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Yamaha tw200 or a klr650.

I own both. They both have their advantages and disadvantages. They're cheap. Easy to use. Fun to ride and if ridden right will take you anywhere.
 

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Many Older Japanese 4 Stroke Thumpers Would Work

Shop around, sometimes you can find them quite cheap. The older stuff, (I specifically do not what year) had mag ignitions with or without electric starters. The bikes would start and run without a battery. Consider at least a 250cc or larger, but not the very big 600cc thumpers which MAY have some electronics in their ignitions.

I had and then sold a 1986 Honda Reflex. It was only made for 2 years and basically was a heavily modified TL125 trials bike. Had 195cc, was street legal and was best described as a very good tight woods bike with some highway capability. Kinda slow, but would go practically anywhere. Mine was kinda modified with lower gearing, (15/68) 428 chain...

...and a Super Trapp Muffler, plus lots of aluminium handmade parts with about 20 pounds cut off the stock weight. Darn near perfect for the needs of a smaller bike that could and would go practically anywhere with a good trials experience rider. Sadly sold it. I want another. Kinda semi collectable now. Hope this helps. HB of CJ (old coot)

The bigger thumper singles are too big and heavy in my opinion. I like the smaller and lighter bikes with more nimble off road manners. My opinion only.
 

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As a long time on and off-road rider, I had long thought that a large bore (>400cc) bike was the ticket to personal transport in terms of security and was wondering about what others thought about the new vs. old ignition systems, etc. We have a couple of later model, WR Yamahas but they have electric starts and could be vulnerable to EMP disruptions. I could buy, prep and store the various ignition bits, but it seemed that an early 80s Honda 500XR was the ticket - the thing can ride 2 up no problem and it has a great range with a desert tank. I have had great experiences with these bikes (I have often called them the "John Deers of Motorcycles") as they run for ever and properly stored will start on the first or second kick. So, we got a 1984 Honda 500XR and had the whole thing gone through by a pro shop. It is in dry storage with a number of options.

While my wife also rides, her proficiency is not the best and we elected that if there was situation in an emergency that prevented us from taking the whole smash that we would evacuate on a single bike. Just thought I'd share a bit with you all here.

Thanks for the forum. Cool stuff.
 

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While I wait for my password to reset I can copy and paste this in 15 mins (shows you how often I post)...

I picked up two M1030 military Kaw KLRR250's for SHTF and other reasons. Almost everything I own at this point is former military so for me this was a no brainer. The bikes are like all things surplus, both under 1000 miles but beat to hell from sitting and non use. So I expect to have $500-$800 in each by the time I have replaced all of the major maintenance items and completely refinished everything on them. Staying out of the drive train with a low mileage project really helps on cost. You also get the advantages of a better carb, bigger fuel tank and IR lighting. Later versions of these were the M1030A1 that were KLR650 in both gas and diesel. A friend has one, nice bike but a SOB off road due to the weight.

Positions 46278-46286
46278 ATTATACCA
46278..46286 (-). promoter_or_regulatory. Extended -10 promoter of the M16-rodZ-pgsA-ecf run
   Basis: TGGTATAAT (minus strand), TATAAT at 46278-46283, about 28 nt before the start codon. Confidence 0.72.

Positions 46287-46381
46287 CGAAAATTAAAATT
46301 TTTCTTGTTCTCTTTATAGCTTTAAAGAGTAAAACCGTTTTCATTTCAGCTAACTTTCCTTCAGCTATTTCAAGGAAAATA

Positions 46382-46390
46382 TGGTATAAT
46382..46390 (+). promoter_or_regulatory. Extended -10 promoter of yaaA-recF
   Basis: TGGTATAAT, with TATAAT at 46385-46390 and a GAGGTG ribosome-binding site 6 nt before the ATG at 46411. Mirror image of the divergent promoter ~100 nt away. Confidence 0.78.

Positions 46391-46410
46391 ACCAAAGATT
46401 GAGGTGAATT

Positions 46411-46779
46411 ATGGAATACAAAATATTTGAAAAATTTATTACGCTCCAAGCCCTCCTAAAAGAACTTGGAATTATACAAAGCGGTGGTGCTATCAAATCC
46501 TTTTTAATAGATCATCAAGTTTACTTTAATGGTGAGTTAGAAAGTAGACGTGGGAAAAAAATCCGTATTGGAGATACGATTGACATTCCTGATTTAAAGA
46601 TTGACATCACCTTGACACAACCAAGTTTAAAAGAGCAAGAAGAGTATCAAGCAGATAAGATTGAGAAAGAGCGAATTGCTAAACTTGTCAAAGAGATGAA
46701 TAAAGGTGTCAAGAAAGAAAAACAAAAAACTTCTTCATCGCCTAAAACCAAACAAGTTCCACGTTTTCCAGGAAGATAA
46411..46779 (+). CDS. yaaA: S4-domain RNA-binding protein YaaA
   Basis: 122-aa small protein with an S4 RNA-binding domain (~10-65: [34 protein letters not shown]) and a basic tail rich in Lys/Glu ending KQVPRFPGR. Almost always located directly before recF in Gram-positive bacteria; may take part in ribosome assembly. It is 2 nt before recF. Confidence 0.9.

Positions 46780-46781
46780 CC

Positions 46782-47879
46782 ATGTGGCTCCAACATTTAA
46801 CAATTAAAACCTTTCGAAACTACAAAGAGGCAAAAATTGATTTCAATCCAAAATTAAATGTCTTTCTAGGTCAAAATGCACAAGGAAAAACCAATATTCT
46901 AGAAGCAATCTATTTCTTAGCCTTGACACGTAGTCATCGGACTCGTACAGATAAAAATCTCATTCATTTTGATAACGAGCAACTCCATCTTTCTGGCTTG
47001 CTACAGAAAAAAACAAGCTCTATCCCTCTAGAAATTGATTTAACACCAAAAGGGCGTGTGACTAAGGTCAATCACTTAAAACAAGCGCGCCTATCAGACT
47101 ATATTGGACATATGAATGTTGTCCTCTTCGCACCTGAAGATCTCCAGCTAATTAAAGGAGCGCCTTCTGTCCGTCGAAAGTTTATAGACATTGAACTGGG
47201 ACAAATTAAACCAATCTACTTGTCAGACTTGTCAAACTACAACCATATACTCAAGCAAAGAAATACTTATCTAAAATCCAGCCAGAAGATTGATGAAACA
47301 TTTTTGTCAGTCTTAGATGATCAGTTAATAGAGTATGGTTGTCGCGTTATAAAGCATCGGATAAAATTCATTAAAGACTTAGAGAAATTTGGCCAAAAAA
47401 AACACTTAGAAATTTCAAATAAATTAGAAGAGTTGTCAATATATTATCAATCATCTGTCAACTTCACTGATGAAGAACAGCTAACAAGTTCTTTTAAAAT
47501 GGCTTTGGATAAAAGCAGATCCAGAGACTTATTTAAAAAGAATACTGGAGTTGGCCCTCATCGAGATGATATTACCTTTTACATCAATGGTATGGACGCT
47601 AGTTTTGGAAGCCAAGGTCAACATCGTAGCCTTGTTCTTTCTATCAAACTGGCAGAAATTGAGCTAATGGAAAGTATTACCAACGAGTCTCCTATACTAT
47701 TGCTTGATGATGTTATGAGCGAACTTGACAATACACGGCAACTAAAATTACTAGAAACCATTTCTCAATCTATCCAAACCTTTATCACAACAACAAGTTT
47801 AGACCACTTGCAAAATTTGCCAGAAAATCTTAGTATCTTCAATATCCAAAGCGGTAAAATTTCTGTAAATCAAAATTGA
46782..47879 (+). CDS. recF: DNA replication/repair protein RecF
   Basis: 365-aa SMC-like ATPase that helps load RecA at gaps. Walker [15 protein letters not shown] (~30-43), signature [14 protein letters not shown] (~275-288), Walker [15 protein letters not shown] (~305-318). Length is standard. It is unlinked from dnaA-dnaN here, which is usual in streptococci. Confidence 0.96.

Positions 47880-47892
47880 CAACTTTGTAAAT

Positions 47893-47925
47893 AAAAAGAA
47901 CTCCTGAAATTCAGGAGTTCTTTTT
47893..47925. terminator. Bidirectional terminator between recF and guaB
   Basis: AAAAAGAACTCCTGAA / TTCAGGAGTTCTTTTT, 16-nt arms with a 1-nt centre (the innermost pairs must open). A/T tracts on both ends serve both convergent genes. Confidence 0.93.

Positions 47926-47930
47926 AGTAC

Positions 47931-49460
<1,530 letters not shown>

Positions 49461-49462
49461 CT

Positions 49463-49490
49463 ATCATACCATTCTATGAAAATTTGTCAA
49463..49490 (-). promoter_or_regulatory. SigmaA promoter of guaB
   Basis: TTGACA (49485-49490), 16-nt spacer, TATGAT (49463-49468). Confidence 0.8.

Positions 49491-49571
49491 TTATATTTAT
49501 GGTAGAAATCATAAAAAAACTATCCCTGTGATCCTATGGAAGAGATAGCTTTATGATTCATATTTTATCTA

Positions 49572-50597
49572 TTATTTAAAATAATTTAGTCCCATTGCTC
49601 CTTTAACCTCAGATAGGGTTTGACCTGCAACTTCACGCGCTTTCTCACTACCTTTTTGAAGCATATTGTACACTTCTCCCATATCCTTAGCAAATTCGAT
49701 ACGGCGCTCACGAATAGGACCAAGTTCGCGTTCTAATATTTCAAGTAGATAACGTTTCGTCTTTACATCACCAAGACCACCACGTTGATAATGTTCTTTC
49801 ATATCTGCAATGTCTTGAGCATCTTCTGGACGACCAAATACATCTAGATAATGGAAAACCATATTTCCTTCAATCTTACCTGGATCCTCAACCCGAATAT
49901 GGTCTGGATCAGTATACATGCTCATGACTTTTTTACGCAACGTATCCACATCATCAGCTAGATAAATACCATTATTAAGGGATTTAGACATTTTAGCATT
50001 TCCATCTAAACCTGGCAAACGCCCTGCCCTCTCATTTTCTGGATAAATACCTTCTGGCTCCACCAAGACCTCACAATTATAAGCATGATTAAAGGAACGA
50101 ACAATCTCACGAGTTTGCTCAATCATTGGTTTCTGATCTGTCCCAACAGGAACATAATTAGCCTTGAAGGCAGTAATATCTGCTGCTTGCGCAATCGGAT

In Florida, statue 320.086 allows you to register any former military vehicle for life for a one time fee. So you get the advantage of having the ability to use the bike on or off road and it doesnt cost you anything after paying the $30-$40.

In reading though this thread I'd say that some are over thinking water vs air cooled. If you have not developed the tools to patch a punctured radiator you are lagging in skill set. Water cooled will always be more reliable, quieter and run for much longer. Not to mention spare radiators for these are $25 on ebay and Ill take the risk of a hole vs a burnt up top end any day.

I didnt buy these for BOV's per say. They are an add on option to the rest of the fleet / herd of ideas. I wanted something that I could move quick on for scouting longer distances that would go easy on the gas supply, that could work as a lead scouting vehicle on highway runs or can transport small loads over an avid distance. Economy being king in any SHTF situation. Beats another horse anyways.

Also Id like to say that two is one, one is none and three is for me... So like almost everything I own I will probably be hunting down a third one of these or at least a stock KLR to have as a back up / parts / whatnot.